New York Daily News -


State facing elex 'chaos'




Friday, March 11th, 2005


Get off the dime, Albany - or New York voters will face "total chaos" in next year's elections.


That was the blunt message Mayor Bloomberg's election task force sent the state Legislature yesterday.


The bipartisan panel urged Albany to swiftly comply with a federal mandate to switch to computerized voting machines for the 2006 elections.


"If the state Legislature does not act within the month, New York State faces the real prospect of losing $220 million in federal funds to buy new voting machines," said the panel's head, Corporation Counsel Michael Cardozo.


"And equally significant, the New York City election in 2006 could be more chaotic than the Florida [presidential] election in the year 2000," he added at a City Hall press conference with other members of the Election Modernization Task Force.


Albany legislators failed over the past two years to meet requirements of the Help America Vote Act. A new effort is now underway.


New York is the only state that has yet to pass enabling legislation specifying how the conversion to electronic machines will be conducted. Albany insiders blame a political power fight between the Senate and Assembly.


"This should be the time that we're talking about good government, not good politics," said Peter Vallone Sr., a task force member and former City Council speaker.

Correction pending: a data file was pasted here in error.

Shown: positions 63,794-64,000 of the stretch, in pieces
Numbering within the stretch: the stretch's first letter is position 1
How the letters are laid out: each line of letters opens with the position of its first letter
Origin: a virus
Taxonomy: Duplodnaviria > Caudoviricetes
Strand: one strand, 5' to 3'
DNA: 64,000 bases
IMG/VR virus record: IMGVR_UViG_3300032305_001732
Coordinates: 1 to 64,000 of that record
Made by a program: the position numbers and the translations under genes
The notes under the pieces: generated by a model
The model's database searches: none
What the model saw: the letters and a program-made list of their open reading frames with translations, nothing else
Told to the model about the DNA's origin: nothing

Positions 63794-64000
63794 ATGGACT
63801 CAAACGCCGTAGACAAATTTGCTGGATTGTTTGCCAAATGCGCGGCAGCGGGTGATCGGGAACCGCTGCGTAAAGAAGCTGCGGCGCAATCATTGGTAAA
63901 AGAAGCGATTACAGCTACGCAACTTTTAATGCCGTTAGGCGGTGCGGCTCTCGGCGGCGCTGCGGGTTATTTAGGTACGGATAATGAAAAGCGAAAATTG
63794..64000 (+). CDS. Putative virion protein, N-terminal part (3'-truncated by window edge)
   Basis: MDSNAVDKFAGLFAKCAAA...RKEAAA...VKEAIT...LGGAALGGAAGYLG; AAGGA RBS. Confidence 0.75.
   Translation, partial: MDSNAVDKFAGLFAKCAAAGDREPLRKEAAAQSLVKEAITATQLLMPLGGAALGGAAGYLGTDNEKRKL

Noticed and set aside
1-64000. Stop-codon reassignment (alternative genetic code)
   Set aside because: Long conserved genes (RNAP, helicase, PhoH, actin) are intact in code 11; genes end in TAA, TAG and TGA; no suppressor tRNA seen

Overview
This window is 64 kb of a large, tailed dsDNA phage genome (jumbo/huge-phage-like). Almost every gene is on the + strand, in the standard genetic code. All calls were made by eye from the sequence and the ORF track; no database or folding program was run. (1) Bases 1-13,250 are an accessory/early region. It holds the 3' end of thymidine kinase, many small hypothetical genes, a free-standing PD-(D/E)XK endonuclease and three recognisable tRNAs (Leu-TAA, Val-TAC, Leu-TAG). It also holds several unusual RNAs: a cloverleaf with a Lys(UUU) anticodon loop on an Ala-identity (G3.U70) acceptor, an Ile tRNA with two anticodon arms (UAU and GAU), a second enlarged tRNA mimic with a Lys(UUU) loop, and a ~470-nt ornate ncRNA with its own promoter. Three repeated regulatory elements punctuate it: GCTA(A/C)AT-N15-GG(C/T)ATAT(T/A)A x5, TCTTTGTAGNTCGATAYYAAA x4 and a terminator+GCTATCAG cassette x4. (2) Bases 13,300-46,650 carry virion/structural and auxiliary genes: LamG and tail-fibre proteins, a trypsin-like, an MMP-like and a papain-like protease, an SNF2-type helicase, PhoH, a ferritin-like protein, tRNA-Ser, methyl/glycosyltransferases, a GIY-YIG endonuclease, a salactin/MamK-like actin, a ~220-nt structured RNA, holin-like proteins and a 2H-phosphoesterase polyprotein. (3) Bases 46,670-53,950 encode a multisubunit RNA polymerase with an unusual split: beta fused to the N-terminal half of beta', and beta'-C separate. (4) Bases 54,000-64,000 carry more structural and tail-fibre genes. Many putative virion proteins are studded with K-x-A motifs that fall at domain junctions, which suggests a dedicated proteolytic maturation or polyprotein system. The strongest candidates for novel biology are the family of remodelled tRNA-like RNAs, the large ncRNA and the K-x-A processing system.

The Help America Vote Act was enacted in the aftermath of the bungled Florida presidential vote. It mandates modernized voting throughout the country, with the help of $2.3 billion in federal aid.


By complying with the Help America Vote Act, New York stands to receive $220million of that money to share with local governments. Much of it would come to the city, which has 42% of the voters.


The city has to replace more than 7,000 mechanical voting machines - with or without the help of federal funds.


"We'll be in violation of federal law if this is not done," said Cardozo.


He said the conversion will require time for extensive technical preparations, as well as training of workers and poll watchers and voter education.


Bloomberg also urged quick Albany action, saying, "Further delay by the state will make it extremely difficult for the Board of Elections to prepare for the 2006 election."


This year's elections, including the contest for mayor, are not affected.


All contents 2005 Daily News, L.P.




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